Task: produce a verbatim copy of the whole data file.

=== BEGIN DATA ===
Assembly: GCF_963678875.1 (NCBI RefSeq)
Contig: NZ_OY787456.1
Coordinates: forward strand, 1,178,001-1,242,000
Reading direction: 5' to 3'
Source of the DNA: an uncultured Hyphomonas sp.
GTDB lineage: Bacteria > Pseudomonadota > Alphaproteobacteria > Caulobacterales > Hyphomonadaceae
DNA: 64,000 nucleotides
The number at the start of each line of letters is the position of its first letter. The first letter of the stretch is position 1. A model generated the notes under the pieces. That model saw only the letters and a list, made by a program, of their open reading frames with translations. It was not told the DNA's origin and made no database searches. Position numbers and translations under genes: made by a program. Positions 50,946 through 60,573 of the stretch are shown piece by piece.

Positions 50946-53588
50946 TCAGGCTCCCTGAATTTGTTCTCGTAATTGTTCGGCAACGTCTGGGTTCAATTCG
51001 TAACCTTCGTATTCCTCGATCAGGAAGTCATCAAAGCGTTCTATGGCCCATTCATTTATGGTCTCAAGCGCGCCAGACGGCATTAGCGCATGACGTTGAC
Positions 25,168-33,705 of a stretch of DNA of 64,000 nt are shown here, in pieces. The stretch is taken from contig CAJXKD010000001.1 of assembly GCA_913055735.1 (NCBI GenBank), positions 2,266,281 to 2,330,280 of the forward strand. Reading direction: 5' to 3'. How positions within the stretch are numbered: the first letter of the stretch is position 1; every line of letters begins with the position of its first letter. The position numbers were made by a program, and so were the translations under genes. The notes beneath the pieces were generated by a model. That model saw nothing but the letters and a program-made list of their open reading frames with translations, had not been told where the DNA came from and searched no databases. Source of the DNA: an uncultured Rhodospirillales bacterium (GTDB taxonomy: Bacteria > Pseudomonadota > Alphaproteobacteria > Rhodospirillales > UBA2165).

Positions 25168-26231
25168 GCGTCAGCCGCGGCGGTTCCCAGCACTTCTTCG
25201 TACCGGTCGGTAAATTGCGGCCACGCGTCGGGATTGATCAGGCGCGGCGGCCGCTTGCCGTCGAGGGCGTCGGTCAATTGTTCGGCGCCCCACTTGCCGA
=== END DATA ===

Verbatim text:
Assembly: GCF_963678875.1 (NCBI RefSeq)
Contig: NZ_OY787456.1
Coordinates: forward strand, 1,178,001-1,242,000
Reading direction: 5' to 3'
Source of the DNA: an uncultured Hyphomonas sp.
GTDB lineage: Bacteria > Pseudomonadota > Alphaproteobacteria > Caulobacterales > Hyphomonadaceae
DNA: 64,000 nucleotides
The number at the start of each line of letters is the position of its first letter. The first letter of the stretch is position 1. A model generated the notes under the pieces. That model saw only the letters and a list, made by a program, of their open reading frames with translations. It was not told the DNA's origin and made no database searches. Position numbers and translations under genes: made by a program. Positions 50,946 through 60,573 of the stretch are shown piece by piece.

Positions 50946-53588
50946 TCAGGCTCCCTGAATTTGTTCTCGTAATTGTTCGGCAACGTCTGGGTTCAATTCG
51001 TAACCTTCGTATTCCTCGATCAGGAAGTCATCAAAGCGTTCTATGGCCCATTCATTTATGGTCTCAAGCGCGCCAGACGGCATTAGCGCATGACGTTGAC
Positions 25,168-33,705 of a stretch of DNA of 64,000 nt are shown here, in pieces. The stretch is taken from contig CAJXKD010000001.1 of assembly GCA_913055735.1 (NCBI GenBank), positions 2,266,281 to 2,330,280 of the forward strand. Reading direction: 5' to 3'. How positions within the stretch are numbered: the first letter of the stretch is position 1; every line of letters begins with the position of its first letter. The position numbers were made by a program, and so were the translations under genes. The notes beneath the pieces were generated by a model. That model saw nothing but the letters and a program-made list of their open reading frames with translations, had not been told where the DNA came from and searched no databases. Source of the DNA: an uncultured Rhodospirillales bacterium (GTDB taxonomy: Bacteria > Pseudomonadota > Alphaproteobacteria > Rhodospirillales > UBA2165).

Positions 25168-26231
25168 GCGTCAGCCGCGGCGGTTCCCAGCACTTCTTCG
25201 TACCGGTCGGTAAATTGCGGCCACGCGTCGGGATTGATCAGGCGCGGCGGCCGCTTGCCGTCGAGGGCGTCGGTCAATTGTTCGGCGCCCCACTTGCCGA